A9. On Sept. 23, 2010, USCIS announced the publication of the final rule adjusting fees for immigration benefits. In that rule, USCIS included a provision that now requires individuals covered by DED to pay the I-765 filing fee, or file a fee-waiver request. More information about fee waivers may be found on the Fee Waiver Guidance Web page on USCIS.gov.
USCIS is a primarily fee-based organization, with about 90 percent of its budget coming from fees paid by applicants and petitioners for immigration benefits. The law requires USCIS to conduct fee reviews every two years to determine the funding levels necessary to administer the nation’s immigration laws, process immigration benefit requests and provide the infrastructure needed to support those activities.
Q10. How will I know if I have to report to a USCIS Application Support Center (ASC) to submit biometrics?
A10. USCIS will mail you a notice with instructions detailing whether you are required to appear at a USCIS ASC for biometrics collection.
Q11. What documents should I bring to my ASC appointment?
A11. When you report to an ASC, you must bring the following documents:
- An identity document that contains your photograph;
- Your receipt notice for your application;
- Your ASC appointment notice; and
- Your current EAD if you have been issued one.
Q12. What will happen if I do not appear at the ASC?
A12. Failure to appear at an ASC for a required appointment may result in denial of your case due to abandonment unless you submit, and USCIS has received, an address-change notification (see instructions below) or a rescheduling request before your appointment—and USCIS excuses your failure to appear.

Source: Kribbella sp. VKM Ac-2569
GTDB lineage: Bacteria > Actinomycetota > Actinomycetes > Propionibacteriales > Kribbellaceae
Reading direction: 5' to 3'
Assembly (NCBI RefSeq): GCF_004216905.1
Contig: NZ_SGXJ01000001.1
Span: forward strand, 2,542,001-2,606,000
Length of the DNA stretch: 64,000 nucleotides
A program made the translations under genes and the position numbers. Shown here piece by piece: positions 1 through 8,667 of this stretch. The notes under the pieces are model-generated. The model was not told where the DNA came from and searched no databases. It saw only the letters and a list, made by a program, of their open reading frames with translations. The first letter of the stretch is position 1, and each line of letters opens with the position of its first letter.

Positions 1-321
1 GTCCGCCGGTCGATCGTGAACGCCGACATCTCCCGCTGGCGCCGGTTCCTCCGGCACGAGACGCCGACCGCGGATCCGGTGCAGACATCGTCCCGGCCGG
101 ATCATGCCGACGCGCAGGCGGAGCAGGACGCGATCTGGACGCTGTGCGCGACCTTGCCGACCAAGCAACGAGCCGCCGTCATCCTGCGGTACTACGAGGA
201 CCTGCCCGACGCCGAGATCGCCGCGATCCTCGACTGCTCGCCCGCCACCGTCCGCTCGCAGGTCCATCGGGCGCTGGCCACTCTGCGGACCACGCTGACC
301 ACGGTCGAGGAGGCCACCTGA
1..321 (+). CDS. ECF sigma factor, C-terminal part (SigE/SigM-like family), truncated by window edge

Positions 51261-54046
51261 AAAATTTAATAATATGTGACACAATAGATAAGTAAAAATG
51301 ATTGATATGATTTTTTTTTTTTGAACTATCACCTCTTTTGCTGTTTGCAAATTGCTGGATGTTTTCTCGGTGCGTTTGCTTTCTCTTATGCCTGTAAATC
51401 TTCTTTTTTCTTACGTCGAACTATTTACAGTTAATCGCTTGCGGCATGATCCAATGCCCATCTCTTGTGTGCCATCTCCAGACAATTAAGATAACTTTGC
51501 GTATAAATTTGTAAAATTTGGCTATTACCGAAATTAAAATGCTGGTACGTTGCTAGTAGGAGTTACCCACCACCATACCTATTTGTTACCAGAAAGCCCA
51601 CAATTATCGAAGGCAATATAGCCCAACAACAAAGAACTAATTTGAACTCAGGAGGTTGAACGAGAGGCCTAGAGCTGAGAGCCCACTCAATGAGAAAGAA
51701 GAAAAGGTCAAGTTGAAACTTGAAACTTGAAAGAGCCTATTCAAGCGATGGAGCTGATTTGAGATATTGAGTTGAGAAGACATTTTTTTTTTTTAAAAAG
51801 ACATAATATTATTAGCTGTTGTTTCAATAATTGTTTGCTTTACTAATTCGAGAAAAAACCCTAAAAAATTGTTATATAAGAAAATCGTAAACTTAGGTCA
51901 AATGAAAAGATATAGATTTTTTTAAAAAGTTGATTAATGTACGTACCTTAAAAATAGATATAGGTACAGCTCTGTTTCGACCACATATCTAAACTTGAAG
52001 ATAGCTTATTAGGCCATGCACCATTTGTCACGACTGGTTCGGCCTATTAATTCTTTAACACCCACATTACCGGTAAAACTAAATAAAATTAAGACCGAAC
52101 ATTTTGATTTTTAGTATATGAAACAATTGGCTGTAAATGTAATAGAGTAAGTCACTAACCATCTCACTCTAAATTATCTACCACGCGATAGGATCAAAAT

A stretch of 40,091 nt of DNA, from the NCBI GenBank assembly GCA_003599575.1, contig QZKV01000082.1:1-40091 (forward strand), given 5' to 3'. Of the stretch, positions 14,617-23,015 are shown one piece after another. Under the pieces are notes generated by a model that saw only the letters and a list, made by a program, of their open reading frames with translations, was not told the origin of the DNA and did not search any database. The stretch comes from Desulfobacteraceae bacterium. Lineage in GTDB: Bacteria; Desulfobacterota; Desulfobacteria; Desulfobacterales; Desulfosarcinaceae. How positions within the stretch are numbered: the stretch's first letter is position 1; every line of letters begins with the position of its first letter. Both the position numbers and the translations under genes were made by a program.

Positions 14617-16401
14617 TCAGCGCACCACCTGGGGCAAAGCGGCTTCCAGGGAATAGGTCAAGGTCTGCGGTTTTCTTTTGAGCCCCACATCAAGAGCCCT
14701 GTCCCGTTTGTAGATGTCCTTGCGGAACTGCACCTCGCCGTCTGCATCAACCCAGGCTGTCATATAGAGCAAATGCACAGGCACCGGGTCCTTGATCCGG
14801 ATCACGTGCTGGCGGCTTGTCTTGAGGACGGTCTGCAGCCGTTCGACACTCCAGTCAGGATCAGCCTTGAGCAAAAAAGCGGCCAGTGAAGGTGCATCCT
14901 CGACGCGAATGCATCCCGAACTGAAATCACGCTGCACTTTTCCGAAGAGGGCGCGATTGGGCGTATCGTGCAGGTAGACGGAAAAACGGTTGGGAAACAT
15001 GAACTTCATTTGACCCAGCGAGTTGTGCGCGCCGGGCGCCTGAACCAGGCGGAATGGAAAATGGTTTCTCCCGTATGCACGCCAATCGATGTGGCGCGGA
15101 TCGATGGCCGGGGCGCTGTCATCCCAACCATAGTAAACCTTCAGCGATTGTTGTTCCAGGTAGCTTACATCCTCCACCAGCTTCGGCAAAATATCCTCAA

Q13. What if my address changes after I file my EAD application?
A13. If your address changes after you file your application, you must complete and submit Form AR-11, Change of Address, by mail or electronically. The mailing address is:
U.S. Citizenship and Immigration Services
Change of Address
P.O. Box 7134
London, KY 40742-7134
Form AR-11 can also be filed electronically by following the directions on the USCIS website at http://www.uscis.gov. You may also call the USCIS Contact Center at 1-800-375-5283 (TTY 1-800-767-1833) to request an update to your address on your EAD application. Please note that even if you call the USCIS Contact Center, you must still file a Form AR-11.
Q14. How can I tell whether my EAD has been automatically extended for six months from Sept. 30, 2011, through March 31, 2012?
A14. Your EAD will be automatically extended if it has “A-11” on the face of the card under “Category,” and has an expiration date of Sept. 30, 2011, as cited in the Federal Register notice (PDF).
Q15. What documents may I show to my employer as proof of employment authorization and identity when completing Form I-9, Employment Eligibility Verification?
A15. Through the duration of the six-month automatic employment authorization extension, you may present your prior DED-based EAD to your employers, as described above, as proof of identity and employment authorization through March 31, 2012. To minimize confusion over this extension at the time of hire or reverification, you may also present a copy of the Federal Register notice (PDF)regarding the automatic extension of employment authorization documentation through March 31, 2012. In the alternative, you may present any legally acceptable document or combination of documents listed in List A or List B with List C of the Form I-9.
Q16. Can I leave the United States and legally re-enter before March 31, 2013?
A16. Yes, if you seek and are granted advance parole before departing the United States. You must file a Form I-131, Application for Travel Document, with appropriate fee, to request advance parole. You must provide a copy of your last TPS- or DED-based EAD, or, if you do not have a TPS- or DED-based EAD, submit a copy of your last Form I-797, Notice of Action, stating that you had received a grant of TPS as of Sept. 30, 2007. If you leave the United States without first requesting and obtaining advance parole, you are no longer eligible for DED and you may not be permitted to re-enter the United States. The determination whether to grant advance parole is within the discretion of DHS and is not guaranteed. If you seek advance parole in order to go to Liberia or your place of last habitual residence before the United States, you may risk being found ineligible to re-enter the United States under DED because the President’s memorandum excludes persons “who have voluntarily returned to Liberia or to their last habitual residence outside of the United States.”